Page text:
Minnesota State Officials Shelve Controversial Rule to Examine Employee Cellphones

Chronicle of Higher Education - April 26, 2016 - 3:49pm
The system decided to put the rule on hold until lawmakers and workers could compromise on a new policy with university administrators.
Categories: Higher Education News

Teachers Advocate for Removal of Barriers and Fear for Undocumented Students

U.S. Department of Education Blog - April 26, 2016 - 1:00pm

Dominguez with students in her classroom. (Photo courtesy Alice Dominguez)

Two words dominated the conversation at ED’s Tea with Teachers last week on the topic of supporting undocumented students: fear and hope. Educators balanced their concerns for their undocumented and mixed-status students, while acknowledging the hope that they ultimately deserve. During the tea, I couldn’t help but think of the student from my school district, who was sitting in a jail cell rather than a classroom, feeling those same emotions.

Wildin David Guillen Acosta was taken from his front yard on his way to his Durham, N.C., school in January, while his mother watched helplessly from their home. He would later join nine other students from North Carolina and Georgia whose parents and classmates also witnessed their arrests from bus stops, homes, and neighborhoods. While The Department of Homeland Security has designated schools with sanctuary status, teachers across the Southeast are arguing that ICE raids are threatening our students’ daily lives as their justifiable anxieties are occupying what could otherwise be devoted to their academic pursuits.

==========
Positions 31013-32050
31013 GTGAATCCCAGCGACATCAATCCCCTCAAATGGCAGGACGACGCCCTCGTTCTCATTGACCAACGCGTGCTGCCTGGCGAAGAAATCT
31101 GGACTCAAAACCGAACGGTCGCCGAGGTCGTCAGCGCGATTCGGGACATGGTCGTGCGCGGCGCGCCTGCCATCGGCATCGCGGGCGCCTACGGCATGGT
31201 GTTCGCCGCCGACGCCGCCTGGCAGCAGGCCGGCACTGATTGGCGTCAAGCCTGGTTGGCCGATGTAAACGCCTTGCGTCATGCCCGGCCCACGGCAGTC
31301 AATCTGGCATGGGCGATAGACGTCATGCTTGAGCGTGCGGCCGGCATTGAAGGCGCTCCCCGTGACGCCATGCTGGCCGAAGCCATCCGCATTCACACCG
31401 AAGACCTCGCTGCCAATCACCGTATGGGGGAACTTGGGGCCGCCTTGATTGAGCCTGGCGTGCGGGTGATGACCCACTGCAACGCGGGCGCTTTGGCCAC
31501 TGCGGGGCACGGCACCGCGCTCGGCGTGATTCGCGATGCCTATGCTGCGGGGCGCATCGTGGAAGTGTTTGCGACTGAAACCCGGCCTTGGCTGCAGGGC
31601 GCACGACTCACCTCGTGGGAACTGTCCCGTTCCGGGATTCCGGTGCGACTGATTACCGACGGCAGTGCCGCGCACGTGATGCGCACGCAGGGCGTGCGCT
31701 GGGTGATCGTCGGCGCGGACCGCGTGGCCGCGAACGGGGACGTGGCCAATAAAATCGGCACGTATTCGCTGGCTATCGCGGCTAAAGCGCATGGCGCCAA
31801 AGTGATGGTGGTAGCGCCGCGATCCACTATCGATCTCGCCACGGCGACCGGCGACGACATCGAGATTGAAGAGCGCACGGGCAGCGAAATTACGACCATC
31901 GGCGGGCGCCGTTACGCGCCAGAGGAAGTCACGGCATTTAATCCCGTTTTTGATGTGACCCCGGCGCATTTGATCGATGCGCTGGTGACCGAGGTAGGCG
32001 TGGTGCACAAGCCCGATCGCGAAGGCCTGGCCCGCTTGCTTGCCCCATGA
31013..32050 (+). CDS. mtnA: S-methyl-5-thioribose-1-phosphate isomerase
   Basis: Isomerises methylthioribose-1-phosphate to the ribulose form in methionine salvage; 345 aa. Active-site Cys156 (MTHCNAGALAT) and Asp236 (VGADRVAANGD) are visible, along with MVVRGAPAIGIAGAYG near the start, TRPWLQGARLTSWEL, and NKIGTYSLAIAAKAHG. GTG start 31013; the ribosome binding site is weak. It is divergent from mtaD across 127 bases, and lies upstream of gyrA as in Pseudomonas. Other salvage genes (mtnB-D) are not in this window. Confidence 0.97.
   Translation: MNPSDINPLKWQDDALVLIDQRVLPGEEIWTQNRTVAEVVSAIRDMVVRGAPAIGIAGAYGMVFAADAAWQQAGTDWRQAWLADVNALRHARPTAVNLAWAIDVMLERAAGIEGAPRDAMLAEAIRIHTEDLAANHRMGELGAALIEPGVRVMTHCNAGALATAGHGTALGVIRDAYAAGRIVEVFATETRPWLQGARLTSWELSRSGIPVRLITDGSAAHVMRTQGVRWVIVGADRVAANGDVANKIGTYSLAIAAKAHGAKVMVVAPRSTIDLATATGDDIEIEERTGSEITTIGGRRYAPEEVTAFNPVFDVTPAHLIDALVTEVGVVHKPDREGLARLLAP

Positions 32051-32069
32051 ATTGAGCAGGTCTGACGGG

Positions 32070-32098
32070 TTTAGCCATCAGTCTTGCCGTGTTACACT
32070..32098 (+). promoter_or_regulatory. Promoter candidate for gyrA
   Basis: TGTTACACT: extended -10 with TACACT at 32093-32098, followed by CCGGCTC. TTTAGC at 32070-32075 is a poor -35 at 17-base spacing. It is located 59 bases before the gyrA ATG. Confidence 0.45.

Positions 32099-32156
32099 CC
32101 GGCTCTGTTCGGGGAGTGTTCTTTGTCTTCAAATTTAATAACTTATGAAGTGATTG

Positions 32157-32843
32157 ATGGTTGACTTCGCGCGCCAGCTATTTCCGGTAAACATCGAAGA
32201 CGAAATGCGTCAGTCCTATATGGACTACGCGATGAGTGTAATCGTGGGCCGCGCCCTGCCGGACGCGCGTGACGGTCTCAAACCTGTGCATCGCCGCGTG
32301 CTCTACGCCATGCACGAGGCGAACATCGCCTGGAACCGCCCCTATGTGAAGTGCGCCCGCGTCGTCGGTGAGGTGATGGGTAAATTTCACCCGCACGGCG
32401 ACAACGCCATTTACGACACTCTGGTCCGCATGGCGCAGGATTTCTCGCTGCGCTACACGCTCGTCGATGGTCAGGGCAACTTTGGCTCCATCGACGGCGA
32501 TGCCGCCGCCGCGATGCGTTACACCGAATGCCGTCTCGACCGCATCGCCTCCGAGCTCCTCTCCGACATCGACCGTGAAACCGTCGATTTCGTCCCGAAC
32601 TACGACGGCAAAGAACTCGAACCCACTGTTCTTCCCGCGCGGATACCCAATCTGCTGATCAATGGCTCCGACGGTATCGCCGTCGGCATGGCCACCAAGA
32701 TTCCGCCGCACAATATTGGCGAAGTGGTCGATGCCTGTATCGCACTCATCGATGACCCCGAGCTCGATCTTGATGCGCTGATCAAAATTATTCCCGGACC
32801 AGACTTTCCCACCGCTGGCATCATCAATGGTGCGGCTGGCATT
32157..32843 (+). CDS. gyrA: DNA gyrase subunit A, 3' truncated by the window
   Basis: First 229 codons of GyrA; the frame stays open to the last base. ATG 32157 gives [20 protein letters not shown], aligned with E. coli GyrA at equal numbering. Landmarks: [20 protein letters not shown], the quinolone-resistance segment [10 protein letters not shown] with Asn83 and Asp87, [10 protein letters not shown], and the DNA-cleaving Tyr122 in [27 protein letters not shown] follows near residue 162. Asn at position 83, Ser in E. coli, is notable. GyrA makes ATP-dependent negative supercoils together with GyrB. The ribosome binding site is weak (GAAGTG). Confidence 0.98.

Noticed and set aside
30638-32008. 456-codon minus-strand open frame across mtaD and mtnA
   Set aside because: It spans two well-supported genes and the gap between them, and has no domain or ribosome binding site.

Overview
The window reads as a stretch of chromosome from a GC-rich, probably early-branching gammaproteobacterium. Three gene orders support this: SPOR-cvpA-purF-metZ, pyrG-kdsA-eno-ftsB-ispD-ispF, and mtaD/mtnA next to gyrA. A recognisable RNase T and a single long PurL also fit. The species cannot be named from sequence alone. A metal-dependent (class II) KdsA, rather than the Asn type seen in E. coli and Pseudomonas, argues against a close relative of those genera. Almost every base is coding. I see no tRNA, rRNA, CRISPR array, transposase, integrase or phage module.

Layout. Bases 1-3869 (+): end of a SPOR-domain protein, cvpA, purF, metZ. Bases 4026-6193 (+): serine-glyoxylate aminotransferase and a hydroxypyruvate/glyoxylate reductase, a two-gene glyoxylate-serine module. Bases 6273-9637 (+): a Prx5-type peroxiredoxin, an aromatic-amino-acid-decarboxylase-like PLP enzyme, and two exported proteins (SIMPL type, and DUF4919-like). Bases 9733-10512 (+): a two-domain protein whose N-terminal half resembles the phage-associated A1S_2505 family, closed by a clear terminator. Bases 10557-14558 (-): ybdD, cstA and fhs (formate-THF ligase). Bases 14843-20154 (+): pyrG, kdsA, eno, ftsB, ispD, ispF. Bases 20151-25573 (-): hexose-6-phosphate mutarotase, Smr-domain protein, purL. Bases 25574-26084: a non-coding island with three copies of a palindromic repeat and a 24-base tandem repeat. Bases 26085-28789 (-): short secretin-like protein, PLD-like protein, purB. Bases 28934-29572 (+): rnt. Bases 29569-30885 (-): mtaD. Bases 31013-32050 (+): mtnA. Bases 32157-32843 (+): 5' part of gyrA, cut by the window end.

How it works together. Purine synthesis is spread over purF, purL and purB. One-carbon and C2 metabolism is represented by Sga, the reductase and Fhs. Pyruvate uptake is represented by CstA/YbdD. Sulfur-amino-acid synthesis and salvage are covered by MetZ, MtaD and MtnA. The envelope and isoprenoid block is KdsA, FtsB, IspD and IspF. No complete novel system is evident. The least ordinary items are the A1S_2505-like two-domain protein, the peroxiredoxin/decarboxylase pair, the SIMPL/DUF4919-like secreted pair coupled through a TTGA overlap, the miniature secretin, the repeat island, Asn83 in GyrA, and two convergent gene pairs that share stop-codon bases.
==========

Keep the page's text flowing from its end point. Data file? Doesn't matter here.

Teachers nodded in unison as we heard testimonials of students and family members who were taken from us by ICE or who suffer from PTSD from the threats that ICE raids pose. We questioned how we can engage our biggest allies, our students’ families, when schools serve as an intimidating environment. As César Moreno Pérez of the American Federation of Teachers stated at the tea, ICE raids are, “eroding the hope that educators worked so hard to build” in immigrant communities across our nation.